An opinion piece without a catchy introductory tag is, well, like a boiled egg without salt. Commentators are usually cut some slack on this score, but Anne Summers's characterisation of the recent John Le Carre novel [“The spy who is back out in the cold” SMH Jan 5, 2004] as unleashing uncontrolled teeth grinding in neo-con circles on the strength of a single US review in the Washington Times and one in the UK Telegraph stretches the convention past breaking point.
Of the numerous reviews turned up by Google, most were warm, even fawning, only George Walden in the Torygraph – not the review quoted by Summers - was (unsurprisingly) harshly critical. As far as I could determine, the Le Carre book rated not a mention in the house journal of the "neo-cons" - Murdoch’s Weekly Standard.
Whether Le Carre has become something resembling a paid-up member of the Bulgarian Writers Guild circa 1959 is for other, more literary types to judge. But Le Carre is fair game like all of us when he enters the world of public discourse as he did with his now infamous "The United States of America has gone mad" piece in London's The Times last January.
Summers treated us to select quotes from that piece but quickly turned to the new novel. Such a shame because any assessment of Le Carre's credibility on issues of foreign policy is best measured by what he actually said on the topic. Here are some plums that she omitted:
“What is at stake is not an imminent military or terrorist threat, but the economic imperative of US growth. What is at stake is America’s need to demonstrate its military power to all of us … poor mad little North Korea, as well as the Middle East.” Curiously, not a word at all about the estimated 200,000 political prisoners held in starvation in the Gulag state of poor mad little North Korea just as the 200,000 Iraqis and hundreds of thousands of forced exiles and other victims of Saddam rated not a syllable.
As for Tony Blair, Le Carre tells us that "... Blair’s best chance of personal survival must be that, at the eleventh hour, world protest and an improbably emboldened UN will force Bush to put his gun back in his holster unfired. But what happens when the world’s greatest cowboy rides back into town without a tyrant’s head to wave at the boys?" By [joining the war against Saddam], Blair will have set back our relations with Europe and the Middle East for decades to come. He will have helped to provoke unforeseeable retaliation, great domestic unrest, and regional chaos in the Middle East.
What a difference a year makes, not to mention the removal of the Saddam regime for 23 million Iraqis. No doubt to Le Carre’s chagrin, Bush and Blair have the "tyrant’s head", amid domestic and comparative regional (i.e. middle east) tranquility with the additional scalp of the "auto de-fanged" tyrant, Gaddaffi. Even the mad mullahs in Iran suddenly decided to become more co-operative with the IAEA. And the capacity for retaliation by OBL and his allies has been significantly reduced.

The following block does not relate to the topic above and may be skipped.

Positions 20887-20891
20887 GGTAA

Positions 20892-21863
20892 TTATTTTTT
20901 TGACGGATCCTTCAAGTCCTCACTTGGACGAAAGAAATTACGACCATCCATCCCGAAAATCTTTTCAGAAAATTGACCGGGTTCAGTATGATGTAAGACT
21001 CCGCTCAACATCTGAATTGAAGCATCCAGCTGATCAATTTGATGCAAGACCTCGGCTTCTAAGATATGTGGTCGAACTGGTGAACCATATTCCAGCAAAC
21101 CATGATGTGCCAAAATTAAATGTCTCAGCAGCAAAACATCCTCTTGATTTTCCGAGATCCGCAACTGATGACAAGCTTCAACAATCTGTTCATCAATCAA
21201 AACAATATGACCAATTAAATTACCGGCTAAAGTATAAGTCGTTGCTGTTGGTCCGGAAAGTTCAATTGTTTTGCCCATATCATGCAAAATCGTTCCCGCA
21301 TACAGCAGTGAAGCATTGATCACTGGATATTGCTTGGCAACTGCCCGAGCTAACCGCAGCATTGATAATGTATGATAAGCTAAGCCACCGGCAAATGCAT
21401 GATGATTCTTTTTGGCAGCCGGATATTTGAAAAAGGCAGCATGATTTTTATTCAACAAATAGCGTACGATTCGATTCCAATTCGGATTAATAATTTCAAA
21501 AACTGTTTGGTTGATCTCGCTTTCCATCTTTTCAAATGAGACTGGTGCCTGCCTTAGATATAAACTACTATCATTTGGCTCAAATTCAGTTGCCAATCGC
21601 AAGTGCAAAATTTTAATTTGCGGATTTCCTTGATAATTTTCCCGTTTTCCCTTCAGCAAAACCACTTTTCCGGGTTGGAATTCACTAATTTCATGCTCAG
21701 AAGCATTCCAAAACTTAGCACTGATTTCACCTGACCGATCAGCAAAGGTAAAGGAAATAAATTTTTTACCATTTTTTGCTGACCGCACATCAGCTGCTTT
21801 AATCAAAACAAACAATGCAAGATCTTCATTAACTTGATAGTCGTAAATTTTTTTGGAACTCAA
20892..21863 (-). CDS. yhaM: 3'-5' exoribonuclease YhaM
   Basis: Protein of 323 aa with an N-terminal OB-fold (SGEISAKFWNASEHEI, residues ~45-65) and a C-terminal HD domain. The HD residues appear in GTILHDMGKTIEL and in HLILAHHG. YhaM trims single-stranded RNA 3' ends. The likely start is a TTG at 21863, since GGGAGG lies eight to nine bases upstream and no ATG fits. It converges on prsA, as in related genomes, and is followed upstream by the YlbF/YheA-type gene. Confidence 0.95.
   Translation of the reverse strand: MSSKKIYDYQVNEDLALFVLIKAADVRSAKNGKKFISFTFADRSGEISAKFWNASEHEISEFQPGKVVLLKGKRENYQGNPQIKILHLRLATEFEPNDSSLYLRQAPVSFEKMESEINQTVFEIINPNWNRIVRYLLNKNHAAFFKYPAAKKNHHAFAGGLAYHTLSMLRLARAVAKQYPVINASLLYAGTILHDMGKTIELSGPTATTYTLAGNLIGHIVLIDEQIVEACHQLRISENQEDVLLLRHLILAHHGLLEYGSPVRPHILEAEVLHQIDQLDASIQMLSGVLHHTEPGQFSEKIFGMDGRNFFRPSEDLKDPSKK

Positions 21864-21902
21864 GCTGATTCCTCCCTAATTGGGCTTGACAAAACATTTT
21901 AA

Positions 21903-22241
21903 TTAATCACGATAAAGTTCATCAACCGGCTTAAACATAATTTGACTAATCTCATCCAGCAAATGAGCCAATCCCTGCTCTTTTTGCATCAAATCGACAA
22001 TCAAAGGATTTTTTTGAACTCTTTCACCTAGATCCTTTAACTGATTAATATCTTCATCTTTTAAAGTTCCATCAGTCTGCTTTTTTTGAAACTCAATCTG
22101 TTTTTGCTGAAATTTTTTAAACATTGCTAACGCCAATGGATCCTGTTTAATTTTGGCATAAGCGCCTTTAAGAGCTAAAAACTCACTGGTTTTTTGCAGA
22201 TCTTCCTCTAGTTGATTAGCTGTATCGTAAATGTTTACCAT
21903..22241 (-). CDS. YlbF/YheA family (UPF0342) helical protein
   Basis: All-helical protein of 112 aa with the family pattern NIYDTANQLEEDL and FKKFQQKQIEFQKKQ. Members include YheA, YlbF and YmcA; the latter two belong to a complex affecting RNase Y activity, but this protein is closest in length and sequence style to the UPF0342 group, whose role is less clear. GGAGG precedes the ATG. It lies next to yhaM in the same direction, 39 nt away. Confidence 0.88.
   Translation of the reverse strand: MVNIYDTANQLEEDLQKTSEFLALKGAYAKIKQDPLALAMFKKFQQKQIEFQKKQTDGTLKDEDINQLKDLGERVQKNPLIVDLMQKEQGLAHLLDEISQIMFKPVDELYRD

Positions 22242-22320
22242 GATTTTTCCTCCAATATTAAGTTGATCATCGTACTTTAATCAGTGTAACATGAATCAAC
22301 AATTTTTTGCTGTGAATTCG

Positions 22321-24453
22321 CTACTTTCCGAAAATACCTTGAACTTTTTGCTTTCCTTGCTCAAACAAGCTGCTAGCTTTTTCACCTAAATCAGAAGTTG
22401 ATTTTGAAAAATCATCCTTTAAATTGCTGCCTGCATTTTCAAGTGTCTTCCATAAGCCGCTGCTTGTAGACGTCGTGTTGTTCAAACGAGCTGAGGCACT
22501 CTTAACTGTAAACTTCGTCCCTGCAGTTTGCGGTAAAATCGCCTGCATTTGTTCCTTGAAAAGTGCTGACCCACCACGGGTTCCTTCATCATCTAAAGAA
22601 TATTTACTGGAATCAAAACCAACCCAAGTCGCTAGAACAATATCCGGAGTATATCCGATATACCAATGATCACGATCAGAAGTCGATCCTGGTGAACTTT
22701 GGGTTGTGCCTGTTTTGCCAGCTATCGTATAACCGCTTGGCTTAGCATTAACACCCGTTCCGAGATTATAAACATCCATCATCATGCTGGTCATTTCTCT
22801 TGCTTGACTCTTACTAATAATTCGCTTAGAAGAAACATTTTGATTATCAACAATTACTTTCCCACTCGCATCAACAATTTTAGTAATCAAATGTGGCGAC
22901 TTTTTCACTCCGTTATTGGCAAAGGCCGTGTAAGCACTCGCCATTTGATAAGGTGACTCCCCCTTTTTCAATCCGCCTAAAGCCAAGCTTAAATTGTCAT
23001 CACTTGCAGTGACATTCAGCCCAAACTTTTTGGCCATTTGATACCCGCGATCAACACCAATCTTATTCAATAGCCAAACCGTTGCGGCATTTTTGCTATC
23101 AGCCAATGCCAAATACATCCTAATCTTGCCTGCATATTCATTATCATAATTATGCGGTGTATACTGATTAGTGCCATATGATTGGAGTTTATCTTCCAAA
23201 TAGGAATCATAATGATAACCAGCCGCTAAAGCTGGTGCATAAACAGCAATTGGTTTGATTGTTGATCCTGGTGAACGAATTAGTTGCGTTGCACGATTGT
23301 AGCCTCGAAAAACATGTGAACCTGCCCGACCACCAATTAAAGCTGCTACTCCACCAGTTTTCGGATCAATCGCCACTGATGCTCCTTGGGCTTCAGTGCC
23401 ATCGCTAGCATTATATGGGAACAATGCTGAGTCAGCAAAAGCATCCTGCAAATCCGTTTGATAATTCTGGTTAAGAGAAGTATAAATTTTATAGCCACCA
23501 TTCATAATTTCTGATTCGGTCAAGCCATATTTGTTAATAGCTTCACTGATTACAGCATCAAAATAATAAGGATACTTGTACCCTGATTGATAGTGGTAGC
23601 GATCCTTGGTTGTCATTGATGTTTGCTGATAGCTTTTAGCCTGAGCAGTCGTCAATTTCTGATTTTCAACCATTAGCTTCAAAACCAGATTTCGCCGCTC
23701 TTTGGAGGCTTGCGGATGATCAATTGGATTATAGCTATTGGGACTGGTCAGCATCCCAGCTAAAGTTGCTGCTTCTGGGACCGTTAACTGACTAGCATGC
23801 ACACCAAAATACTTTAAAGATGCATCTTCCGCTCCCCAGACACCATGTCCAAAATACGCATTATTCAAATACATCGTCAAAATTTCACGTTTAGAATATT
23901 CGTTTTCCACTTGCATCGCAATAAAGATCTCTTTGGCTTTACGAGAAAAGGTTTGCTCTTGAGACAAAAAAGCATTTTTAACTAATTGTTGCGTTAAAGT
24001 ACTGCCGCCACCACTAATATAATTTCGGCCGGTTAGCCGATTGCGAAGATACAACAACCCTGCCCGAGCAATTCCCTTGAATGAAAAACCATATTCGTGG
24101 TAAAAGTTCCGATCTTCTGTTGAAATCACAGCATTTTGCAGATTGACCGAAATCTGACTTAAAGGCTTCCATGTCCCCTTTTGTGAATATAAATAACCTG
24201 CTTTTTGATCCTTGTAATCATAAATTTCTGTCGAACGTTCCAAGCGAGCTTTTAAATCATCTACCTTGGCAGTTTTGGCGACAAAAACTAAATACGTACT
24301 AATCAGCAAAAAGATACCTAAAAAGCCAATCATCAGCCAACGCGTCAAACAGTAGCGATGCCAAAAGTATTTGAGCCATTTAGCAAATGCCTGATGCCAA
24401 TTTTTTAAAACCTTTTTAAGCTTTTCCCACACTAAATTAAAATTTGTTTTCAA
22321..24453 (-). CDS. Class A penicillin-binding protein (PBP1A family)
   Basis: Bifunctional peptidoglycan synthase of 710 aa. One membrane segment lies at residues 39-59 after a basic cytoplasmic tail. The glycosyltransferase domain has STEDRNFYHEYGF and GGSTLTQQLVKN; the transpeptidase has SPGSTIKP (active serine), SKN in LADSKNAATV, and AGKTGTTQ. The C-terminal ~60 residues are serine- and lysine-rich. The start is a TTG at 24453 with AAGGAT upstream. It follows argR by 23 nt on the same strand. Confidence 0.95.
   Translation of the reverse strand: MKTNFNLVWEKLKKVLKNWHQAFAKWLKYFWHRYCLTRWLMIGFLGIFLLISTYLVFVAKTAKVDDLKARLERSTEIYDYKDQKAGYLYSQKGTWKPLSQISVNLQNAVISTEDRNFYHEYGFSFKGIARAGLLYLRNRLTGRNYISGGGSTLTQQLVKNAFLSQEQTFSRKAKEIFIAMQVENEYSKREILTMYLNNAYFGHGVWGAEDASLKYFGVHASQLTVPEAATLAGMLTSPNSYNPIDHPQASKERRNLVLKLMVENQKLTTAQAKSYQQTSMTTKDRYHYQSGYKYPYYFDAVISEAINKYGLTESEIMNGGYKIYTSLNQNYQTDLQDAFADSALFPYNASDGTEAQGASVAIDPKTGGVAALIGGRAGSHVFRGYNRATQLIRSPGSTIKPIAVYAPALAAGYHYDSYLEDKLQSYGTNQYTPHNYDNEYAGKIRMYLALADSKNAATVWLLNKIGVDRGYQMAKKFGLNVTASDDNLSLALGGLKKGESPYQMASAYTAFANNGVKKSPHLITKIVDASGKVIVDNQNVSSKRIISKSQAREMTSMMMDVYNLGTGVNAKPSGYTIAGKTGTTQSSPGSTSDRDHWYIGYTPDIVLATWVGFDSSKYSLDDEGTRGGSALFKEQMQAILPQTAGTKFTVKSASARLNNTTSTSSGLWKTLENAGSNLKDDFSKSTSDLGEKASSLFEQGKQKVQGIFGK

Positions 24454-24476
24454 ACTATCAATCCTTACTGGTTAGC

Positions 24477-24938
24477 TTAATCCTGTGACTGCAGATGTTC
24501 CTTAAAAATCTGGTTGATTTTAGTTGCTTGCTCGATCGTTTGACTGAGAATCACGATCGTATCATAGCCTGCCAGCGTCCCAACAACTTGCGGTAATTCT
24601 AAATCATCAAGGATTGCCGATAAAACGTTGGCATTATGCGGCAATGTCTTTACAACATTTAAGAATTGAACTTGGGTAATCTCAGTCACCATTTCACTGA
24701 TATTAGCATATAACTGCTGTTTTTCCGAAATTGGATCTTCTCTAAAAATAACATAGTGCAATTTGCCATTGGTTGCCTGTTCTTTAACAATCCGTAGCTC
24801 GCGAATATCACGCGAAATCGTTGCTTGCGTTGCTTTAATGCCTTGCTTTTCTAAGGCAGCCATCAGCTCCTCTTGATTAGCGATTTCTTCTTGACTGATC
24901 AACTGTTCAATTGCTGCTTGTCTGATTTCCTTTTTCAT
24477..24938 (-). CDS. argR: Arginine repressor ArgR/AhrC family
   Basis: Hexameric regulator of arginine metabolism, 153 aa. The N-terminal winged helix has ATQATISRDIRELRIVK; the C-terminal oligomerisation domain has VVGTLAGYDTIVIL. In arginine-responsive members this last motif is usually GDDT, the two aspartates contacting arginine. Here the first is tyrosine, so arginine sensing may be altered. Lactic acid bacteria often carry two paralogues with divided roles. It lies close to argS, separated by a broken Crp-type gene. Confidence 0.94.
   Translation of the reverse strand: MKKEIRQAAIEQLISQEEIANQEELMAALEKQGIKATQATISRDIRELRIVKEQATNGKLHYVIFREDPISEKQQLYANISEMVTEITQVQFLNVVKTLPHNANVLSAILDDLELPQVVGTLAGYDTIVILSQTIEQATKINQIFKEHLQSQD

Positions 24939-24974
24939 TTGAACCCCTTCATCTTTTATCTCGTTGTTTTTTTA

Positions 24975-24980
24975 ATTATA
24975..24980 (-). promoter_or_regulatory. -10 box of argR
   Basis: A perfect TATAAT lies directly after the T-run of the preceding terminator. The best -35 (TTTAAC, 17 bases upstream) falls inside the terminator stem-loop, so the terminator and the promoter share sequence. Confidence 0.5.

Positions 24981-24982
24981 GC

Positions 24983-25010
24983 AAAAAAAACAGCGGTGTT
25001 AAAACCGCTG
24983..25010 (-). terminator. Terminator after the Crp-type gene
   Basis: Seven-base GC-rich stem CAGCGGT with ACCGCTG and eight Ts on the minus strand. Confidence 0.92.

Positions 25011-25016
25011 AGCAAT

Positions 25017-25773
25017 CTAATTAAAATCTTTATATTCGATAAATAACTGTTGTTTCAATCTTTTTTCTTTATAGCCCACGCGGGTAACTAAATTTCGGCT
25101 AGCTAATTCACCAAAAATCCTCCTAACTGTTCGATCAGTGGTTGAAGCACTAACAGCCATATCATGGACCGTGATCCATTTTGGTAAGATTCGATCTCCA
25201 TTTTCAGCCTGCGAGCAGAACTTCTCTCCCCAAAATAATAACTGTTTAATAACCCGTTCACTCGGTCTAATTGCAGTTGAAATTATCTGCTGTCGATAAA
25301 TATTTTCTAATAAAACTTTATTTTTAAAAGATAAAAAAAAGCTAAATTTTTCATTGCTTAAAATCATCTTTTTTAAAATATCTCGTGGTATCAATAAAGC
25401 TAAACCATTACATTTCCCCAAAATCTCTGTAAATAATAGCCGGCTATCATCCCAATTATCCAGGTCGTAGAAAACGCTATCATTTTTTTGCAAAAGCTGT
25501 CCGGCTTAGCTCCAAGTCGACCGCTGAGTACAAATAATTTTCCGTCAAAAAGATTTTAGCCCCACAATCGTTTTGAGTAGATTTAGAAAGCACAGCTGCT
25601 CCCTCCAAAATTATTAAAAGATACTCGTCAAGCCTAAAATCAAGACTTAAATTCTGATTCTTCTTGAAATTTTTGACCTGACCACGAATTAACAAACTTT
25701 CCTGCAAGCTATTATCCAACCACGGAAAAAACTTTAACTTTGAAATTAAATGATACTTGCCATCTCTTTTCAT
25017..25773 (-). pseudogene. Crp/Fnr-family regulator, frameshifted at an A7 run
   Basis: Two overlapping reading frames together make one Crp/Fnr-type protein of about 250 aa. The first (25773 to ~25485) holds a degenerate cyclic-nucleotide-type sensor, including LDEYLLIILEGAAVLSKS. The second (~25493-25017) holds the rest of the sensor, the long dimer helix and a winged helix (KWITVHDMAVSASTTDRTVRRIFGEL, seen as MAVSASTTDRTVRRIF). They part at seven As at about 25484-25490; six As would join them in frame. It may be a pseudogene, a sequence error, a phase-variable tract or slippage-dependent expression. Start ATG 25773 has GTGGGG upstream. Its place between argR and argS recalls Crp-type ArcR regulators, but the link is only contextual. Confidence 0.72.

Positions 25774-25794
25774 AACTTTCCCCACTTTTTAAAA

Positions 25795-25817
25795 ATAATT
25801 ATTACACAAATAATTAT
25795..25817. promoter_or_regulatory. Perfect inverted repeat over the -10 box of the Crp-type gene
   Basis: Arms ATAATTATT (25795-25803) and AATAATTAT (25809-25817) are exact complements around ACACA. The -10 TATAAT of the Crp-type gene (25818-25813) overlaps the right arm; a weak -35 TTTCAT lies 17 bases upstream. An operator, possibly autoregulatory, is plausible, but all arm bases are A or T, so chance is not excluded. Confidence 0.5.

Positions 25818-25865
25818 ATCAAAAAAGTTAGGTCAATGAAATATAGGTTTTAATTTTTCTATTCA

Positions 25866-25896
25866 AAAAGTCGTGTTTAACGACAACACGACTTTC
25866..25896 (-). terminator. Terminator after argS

Funny, like so many of the "hate Amerika" crowd of which le Carre now seems to be a celebrity member, the appalling human rights record of Saddam just doesn’t figure – just as the post-war revelations of what we always knew - the mass graves, the torture centres the childrens jails, the rape rooms, seemingly occupy another universe. They are addressed by omission, conspicuous by their absence, supplanted by the overwhelming requirement to maintain an anti American pose at all costs.
It is perhaps not surprising that Summers has now resorted to the celebration of fiction to make good attacks on Bush and Blair. The facts associated with Saddam have always been awkward, because so many of us who had an interest in Iraq since the first Gulf War appreciated how disgracefully the coalition in the that conflict sold out the Iraqi people in the name of "national sovereignty" and in order to placate Saudi Arabia and others. The cause of human rights was well served in 2003 precisely because Bush and Blair turned their backs on the pusillanimous "international community".
A heady mixture of fact and fiction is a timely new direction because it allows proponents to switch from one to another when confronted by uncomfortable facts – like those 200,000 plus bodies in mass graves in Iraq. This is a new politics which subsumes analysis in the portentous subtext – always hinted at, never articulated. Summers tells us that Le Carre's critique of "this extremely delicate point in all our histories" is chilling because of his contention that the threat of terrorism is now being used to sneak other agendas past the political radar. Just when the plot is thickening we are denied the denoument! Exactly what are these "other agendas" Summers hints at?
This tendency to strike but not to wound has typified the arguments of so many of those who in their heart of hearts would really like to have seen the coalition humiliated in Iraq, who really believe that the whole enterprise was undertaken simply at the behest of Halliburton and who are presently channelling their fantasies into re-inventing the Ba’athist fascists remnants in Iraq into plucky revolutionaries. Just as Michael Moore has hinted at but not stated that Bush had something to do with 9/11, Summers leaves the tantalising "other agendas" hanging in the air. If her radar has detected them, well why not share them with us – surely she is not a cowed victim of the "compliant media" excoriated by Le Carre in his essay?
Will Le Carre serve to popularise the anti-Americanism already so evident among the conformist left and reactionary right? Perhaps, but if Summers’s inarticulate pleading is any example, not to an extent that it can get much worse.